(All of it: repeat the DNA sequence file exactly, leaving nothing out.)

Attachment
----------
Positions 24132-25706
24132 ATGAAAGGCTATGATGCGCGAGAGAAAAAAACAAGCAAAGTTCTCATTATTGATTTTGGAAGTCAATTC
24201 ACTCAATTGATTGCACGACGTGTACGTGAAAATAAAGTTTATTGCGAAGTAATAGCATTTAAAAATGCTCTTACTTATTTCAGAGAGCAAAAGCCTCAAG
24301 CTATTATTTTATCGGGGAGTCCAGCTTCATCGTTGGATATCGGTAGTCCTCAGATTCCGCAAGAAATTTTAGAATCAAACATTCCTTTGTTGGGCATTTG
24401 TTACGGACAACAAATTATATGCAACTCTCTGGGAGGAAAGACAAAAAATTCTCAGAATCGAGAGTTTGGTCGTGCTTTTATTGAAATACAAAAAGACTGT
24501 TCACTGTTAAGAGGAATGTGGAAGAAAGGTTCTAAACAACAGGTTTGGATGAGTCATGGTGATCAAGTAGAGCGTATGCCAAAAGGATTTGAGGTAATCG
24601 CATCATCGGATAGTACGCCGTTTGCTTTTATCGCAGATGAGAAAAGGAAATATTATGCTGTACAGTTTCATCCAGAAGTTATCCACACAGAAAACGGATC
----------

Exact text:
Positions 24132-25706
24132 ATGAAAGGCTATGATGCGCGAGAGAAAAAAACAAGCAAAGTTCTCATTATTGATTTTGGAAGTCAATTC
24201 ACTCAATTGATTGCACGACGTGTACGTGAAAATAAAGTTTATTGCGAAGTAATAGCATTTAAAAATGCTCTTACTTATTTCAGAGAGCAAAAGCCTCAAG
24301 CTATTATTTTATCGGGGAGTCCAGCTTCATCGTTGGATATCGGTAGTCCTCAGATTCCGCAAGAAATTTTAGAATCAAACATTCCTTTGTTGGGCATTTG
24401 TTACGGACAACAAATTATATGCAACTCTCTGGGAGGAAAGACAAAAAATTCTCAGAATCGAGAGTTTGGTCGTGCTTTTATTGAAATACAAAAAGACTGT
24501 TCACTGTTAAGAGGAATGTGGAAGAAAGGTTCTAAACAACAGGTTTGGATGAGTCATGGTGATCAAGTAGAGCGTATGCCAAAAGGATTTGAGGTAATCG
24601 CATCATCGGATAGTACGCCGTTTGCTTTTATCGCAGATGAGAAAAGGAAATATTATGCTGTACAGTTTCATCCAGAAGTTATCCACACAGAAAACGGATC